In English, the Italian singer and composer Vanessa Tagliabue Yorke's Diverso Lontano Incomprehensibile translates as "different, distant and incomprehensible." It certainly is different. But it is neither distant nor incomprehensible. It is close-up personal and, though strange, it makes perfect sense, just like a Thelonious Monk piano solo makes perfect sense. It is also beautiful, beguiling and superbly well crafted. For most of its one hour duration the album has little to do with jazz and more to do with contemporary classical chamber music. It is what used to be called art music. You may find that, against expectations, you are entranced by it and, when the album has finished, look forward to hearing it again. It does not disappoint a second time around.
Yorke is an art and sculptor graduate of Milan's New Academy of Fine Arts and a music graduate of Mantua's Lucio Campiani Conservatory. She has a crystalline, often intensely dramatic voice. She cites her primary musical inspirations as Olivier Messiaen, Claude Debussy, Alexander Scriabin, Bix Beiderbecke and Gerard Grisey, and mentions Javanese, Thai, Vietnamese, Egyptian and free jazz influences, too. She has wide experience performing early jazz and French chanson, and has appeared at jazz festivals in the US and Europe.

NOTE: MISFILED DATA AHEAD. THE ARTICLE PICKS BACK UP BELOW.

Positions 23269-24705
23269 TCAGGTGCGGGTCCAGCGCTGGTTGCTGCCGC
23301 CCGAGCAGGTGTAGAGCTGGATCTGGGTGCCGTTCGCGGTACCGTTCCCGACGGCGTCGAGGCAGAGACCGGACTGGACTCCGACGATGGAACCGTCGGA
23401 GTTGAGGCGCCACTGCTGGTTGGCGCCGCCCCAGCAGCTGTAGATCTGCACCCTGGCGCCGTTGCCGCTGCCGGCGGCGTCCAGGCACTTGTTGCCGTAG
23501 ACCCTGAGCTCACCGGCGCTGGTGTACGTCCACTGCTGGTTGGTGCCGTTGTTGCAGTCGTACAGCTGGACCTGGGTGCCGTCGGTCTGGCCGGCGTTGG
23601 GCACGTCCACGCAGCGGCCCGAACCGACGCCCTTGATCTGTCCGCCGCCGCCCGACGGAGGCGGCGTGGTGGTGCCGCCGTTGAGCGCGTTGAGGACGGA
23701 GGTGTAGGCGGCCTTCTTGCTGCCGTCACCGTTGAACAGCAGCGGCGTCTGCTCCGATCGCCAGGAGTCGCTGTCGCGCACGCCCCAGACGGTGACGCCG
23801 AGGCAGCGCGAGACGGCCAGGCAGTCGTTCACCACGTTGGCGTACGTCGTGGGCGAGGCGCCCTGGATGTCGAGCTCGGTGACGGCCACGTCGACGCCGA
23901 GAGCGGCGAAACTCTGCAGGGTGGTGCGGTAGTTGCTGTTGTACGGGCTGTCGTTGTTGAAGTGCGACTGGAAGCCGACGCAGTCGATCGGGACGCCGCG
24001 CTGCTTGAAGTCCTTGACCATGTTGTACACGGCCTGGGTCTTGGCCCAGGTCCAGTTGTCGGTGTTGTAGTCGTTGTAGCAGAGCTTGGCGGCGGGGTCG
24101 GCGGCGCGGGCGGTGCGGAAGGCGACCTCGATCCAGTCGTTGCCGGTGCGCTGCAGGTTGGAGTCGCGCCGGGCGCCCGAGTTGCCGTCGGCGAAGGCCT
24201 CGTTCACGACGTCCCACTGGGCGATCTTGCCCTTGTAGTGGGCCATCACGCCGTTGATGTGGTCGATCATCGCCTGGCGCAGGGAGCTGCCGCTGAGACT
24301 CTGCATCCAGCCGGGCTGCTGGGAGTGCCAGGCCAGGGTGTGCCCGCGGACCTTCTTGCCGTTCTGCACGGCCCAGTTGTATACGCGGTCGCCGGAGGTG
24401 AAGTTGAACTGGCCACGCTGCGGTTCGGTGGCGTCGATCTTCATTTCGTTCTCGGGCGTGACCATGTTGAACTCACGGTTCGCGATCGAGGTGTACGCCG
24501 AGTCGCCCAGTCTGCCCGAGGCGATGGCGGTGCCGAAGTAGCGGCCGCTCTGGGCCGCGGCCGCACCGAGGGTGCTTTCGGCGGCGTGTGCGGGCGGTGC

Yorke is, in plain language, a one-off. She began recording in 2012 and Diverso Lontano Incomprehensibile is her fifth album. She wrote most of the material and arranged all of it. She is accompanied by a mixed lineup of jazz and classical musicians. Her arrangements are as striking as her voice, leaving plenty of space for each instrument to take turns in the spotlight. Francesco Bearzatti's lyrical clarinet plays a prominent role, as does Paulo Birro's equally pleasing piano. All the musicians shine but the quietly twangtastic electric guitarist Enrico Terragnoli and pointillist percussionist Michele Rabbia's are worthy of special mention.
Only three songs come from composers other than Yorke (and Birro, who co-wrote two tunes with her). "Alf Leila Wa Leila" was written by the Egyptian lyricist Morsi Gamil Aziz and melodist Baligh Hamdi in 1969. "T.G.T.T. (Too Good To Title)" comes from Duke Ellington's Second Sacred Concert (Prestige, 1968). Irving Kahal and Sammy Fain's "I'll Be Seeing You" was a hit for Billie Holiday and Frank Sinatra in the 1940s. It deserves to be one for Yorke, too.
Indonesia; Mlyana; Ldon; Con Khi; Alf Leila Wa Leila; Skrjabin; Grazie Degli Incubi; Orchidea Song; Monkey Improvisation; Zebra; T.G.T.T.; I’ll Be Seeing You.
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In addition to writing and editing for All About Jazz, Chris is editor of the British style/culture/history magazine Jocks&Nerds and consultant Afrobeat historian for Google Arts & Culture and Partisan/Knitting Factory Records.